Growing Pedro Ximenez in the Swan Valley
Pedro Ximenez grapes grow readily in the Swan Valley in Western Australia. Pedro Ximenez is a white wine grape best known for the sweet sherries of Spain. Pedro Ximenez comes to the fore as a fortified wine either as a Sherry style, or as a fortified single-variety wine known as Pedro Ximenez (PX).
Here are made the great sweet dessert wines of the world. Once called sherry in Australia, and now called by its varietal name as the Europeans own the name Sherry.
We have 300 Pedro Ximenez vines planted in our organic vineyard. Situated at the top of the Swan Valley, 29 km from Perth, Western Australia is the organic vineyard and winery. This 3 ha of land is the only certified organic in Perth.
The vines cover an area of 1890 square metres. They were planted in 2002 as part of our efforts to continue making our great unfortified and preservative free dessert wines. However the clone of our Pedro Ximénez is unknown and here they are grown on their own roots and do well.
The vines are planted with 2.1 m spacing. The rows are 3.0m apart. The vines are trained to the wire at 900mm high, and are rod pruned to 6 buds per rod. The vines are trained on VSP trellis to 1.8m above the ground.
During spring the vines are sprayed with wettable sulphur after rain and bordeaux mixture before any rain events.
The vines are continually maintained with summer pruning. After fruit set the vines are leaf plucked on the south side so that fruit thinning can be performed at veraison.
To reach the highest sugar levels the un-irrigated vines are only allowed to have one bunch of fruit per shoot. This leaves 6-8 bunches per vine and approximately two kilogrammes per vine at 25 Be’.
Pedro Ximenez is grown at an elevation of just 19m above sea level. Situated 30km from the Indian Ocean, the vineyard is flat, as is the surrounding Swan Valley land. The Pedro Ximenez vines are planted east-west direction in soil that comprises a duplex sandy loam over clay. In January, the site experiences a mean maximum temperature of 33.2°C and a mean minimum temperature of 17°C. The average annual rainfall over the last 10 years has been 650mm dominated by 140mm averages for June and July. The site doesn’t experience frosts while winds are predominantly south-west in the afternoon, with some easterly gales in spring and autumn.
Trellising and canopy management
The row and vine spacing of the Pedro Ximénez is 3m x 2.1, respectively, and is trellised to a five-wire Vertical Shoot Position (VSP). We practise leaf plucking on the south side of the vines, trimming around Christmas time, shoot thinning, shoot-positioning when putting the wires up in November and bunch thinning to carry the fruit through to 25Be.
Irrigation and soil management
The Pedro Ximenez vines are unirrigated. Between rows, we grow lupins, vetch and a mixture of wild radish, soursobs and capeweed to increase soil carbon and nitrogen. Strip digging and ploughing the vine rows in spring produces a dry earth mulch. This helps to conserve soil moisture and help manage weed growth. Wood chip compost is spread out along the vine inter-rows to act as a fertiliser in autumn.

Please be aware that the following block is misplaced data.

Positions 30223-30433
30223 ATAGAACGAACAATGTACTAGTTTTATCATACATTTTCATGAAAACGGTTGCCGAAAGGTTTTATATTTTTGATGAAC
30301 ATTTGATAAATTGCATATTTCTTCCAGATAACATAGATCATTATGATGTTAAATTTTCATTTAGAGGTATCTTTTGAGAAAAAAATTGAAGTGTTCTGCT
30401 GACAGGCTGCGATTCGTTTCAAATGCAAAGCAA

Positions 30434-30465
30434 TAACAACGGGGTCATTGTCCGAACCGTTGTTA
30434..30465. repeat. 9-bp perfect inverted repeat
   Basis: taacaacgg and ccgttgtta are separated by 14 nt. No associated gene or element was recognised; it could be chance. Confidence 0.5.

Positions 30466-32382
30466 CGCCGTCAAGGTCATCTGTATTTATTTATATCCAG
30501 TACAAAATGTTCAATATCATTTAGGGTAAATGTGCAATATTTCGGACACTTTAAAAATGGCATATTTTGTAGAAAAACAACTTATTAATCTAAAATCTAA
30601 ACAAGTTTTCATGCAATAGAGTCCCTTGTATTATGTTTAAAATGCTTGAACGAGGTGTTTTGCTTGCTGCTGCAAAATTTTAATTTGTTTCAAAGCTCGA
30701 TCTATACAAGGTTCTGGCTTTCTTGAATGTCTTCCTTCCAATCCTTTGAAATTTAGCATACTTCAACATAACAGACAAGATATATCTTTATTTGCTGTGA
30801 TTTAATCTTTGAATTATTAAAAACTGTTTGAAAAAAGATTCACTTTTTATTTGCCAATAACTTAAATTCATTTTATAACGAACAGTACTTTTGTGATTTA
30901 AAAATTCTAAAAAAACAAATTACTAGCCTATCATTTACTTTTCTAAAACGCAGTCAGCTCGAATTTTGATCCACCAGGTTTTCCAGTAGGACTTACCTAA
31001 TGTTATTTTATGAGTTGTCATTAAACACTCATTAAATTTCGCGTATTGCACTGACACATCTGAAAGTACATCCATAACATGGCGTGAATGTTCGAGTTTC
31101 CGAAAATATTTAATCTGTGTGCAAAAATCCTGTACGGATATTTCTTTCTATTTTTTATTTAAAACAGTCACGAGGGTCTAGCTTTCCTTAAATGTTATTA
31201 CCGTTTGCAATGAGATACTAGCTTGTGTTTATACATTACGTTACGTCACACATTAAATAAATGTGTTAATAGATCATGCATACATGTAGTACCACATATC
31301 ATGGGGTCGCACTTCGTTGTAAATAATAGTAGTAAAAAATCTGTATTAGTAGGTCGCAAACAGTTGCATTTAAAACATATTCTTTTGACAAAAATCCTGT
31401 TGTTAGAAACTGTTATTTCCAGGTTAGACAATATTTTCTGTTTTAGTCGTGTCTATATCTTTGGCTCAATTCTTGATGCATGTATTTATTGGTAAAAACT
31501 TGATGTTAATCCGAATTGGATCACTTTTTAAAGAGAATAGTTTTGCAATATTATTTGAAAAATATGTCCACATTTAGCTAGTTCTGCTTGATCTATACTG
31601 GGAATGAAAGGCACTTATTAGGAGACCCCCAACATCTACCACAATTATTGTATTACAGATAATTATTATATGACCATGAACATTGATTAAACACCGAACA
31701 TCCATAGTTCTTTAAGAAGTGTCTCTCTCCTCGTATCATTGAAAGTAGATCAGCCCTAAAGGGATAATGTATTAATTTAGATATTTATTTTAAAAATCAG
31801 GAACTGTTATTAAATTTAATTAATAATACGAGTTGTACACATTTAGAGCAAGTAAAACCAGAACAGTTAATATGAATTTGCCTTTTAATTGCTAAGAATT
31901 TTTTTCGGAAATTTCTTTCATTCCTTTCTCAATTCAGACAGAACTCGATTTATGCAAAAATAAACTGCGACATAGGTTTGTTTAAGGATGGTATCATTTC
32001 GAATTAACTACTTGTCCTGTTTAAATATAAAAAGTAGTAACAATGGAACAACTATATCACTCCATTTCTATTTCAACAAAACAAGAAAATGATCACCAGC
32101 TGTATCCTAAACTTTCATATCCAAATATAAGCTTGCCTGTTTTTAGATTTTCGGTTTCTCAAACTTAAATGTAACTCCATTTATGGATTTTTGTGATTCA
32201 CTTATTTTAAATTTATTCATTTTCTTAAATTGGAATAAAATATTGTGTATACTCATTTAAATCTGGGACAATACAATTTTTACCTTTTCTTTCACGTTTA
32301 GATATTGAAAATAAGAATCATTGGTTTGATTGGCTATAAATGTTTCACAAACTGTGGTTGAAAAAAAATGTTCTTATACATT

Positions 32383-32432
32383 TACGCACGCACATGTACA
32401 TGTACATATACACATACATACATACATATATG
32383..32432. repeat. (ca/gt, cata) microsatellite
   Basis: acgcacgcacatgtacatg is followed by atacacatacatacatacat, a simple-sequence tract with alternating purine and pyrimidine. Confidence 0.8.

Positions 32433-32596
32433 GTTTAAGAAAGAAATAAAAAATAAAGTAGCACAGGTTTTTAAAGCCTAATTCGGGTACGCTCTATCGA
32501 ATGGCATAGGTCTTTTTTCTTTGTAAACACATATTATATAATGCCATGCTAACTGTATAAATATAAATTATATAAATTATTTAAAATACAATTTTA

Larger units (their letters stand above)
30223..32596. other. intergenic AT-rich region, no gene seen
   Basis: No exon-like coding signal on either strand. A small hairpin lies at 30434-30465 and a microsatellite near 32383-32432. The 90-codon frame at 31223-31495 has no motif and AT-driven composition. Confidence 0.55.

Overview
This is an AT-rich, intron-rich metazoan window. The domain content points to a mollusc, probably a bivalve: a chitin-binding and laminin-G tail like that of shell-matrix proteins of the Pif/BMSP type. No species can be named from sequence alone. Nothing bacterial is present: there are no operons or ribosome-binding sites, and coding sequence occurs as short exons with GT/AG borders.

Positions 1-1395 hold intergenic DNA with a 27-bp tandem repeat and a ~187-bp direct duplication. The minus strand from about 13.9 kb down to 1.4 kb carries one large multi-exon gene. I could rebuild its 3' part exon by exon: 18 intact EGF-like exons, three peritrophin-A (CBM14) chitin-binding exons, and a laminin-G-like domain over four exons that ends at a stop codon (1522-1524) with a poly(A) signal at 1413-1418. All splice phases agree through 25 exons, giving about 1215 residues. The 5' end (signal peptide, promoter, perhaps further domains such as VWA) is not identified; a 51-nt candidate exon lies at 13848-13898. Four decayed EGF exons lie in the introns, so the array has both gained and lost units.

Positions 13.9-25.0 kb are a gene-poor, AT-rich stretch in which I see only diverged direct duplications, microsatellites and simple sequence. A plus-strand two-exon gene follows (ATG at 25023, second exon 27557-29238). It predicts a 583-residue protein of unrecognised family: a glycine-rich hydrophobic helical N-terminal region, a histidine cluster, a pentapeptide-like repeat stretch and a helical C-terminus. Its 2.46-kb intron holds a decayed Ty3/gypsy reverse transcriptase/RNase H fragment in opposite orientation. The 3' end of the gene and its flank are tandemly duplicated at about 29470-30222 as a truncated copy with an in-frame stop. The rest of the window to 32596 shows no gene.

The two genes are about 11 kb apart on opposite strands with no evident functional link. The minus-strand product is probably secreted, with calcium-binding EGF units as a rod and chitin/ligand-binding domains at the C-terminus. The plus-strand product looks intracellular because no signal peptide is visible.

Pest and disease management
Pedro Ximenez is more susceptible to downy mildew than the other varieties grown here. To reduce its susceptibility, we prune the vines late in the season so that budburst is up to two weeks later than the other varieties. Budburst this year occurred on 10 October.
We hand spur-pruned the Pedro Ximénez to two-bud spurs as recommended by the Handbook of Horticulture and Viticulture of Western Australia, first published by Adrien Despiessis in 1895. ( When my own 1921 second edition of the handbook by the Western Australian Department of Agriculture started to fall apart, I undertook the task of re-printing this wonderful book on behalf of others as well as myself in 2007). We have the intent of producing a small amount of PX fruit at 25Be for a PX sherry liqueur. After 5 years of spur pruning I have changed the pruning method to cane pruning. This reduces the amount of time required for hand thinning of the shoots during Spring.
Future methods of management
Changing from a four-wire to a five-wire trellis helped reduce hedging time, and increase the verticality of the shoots and changing from spurs to canes, to reduce shoot thinning hand work.
At veraison all excess fruit is removed leaving only one bunch per shoot, i.e., about 12 bunches per vine. A typical analysis of our Pedro Ximénez at harvest: Sugar (Baumé) 25, Acidity (TA) very low with a pH of about 4.0.
We harvest less than a tonne of Pedro Ximénez per year.
Average phenological timing:
Budburst early October
Fruit set December
Veraison late January
Harvest usually about 1st April, sometimes can stretch out to May
Pedro Ximénez fermentation is carried out on its skins for a few Beame’ before pressing. The fermented juice is returned to tank, prior to fortification. Once fortified with certified organic neutral brandy spirit it is racked and allowed to settle for a few weeks before racking to barriques. Ours is an organic fortified version, fortified with certified organic brandy from the only organic distillery in Australia. Matured for many years in our underground cellar, the Pedro Ximénez is packaged in 375ml bottles.
Biggest challenge in producing Pedro Ximenez
None really, it’s a matter of learning more about the variety and the terrior as the vines become more mature, although it does require a lot of hand work, particularly fruit thinning to improve flavour and ripeness.
Advice to other growers
For best results, the more hand work the better. Love your vineyard and the vines will perform for you.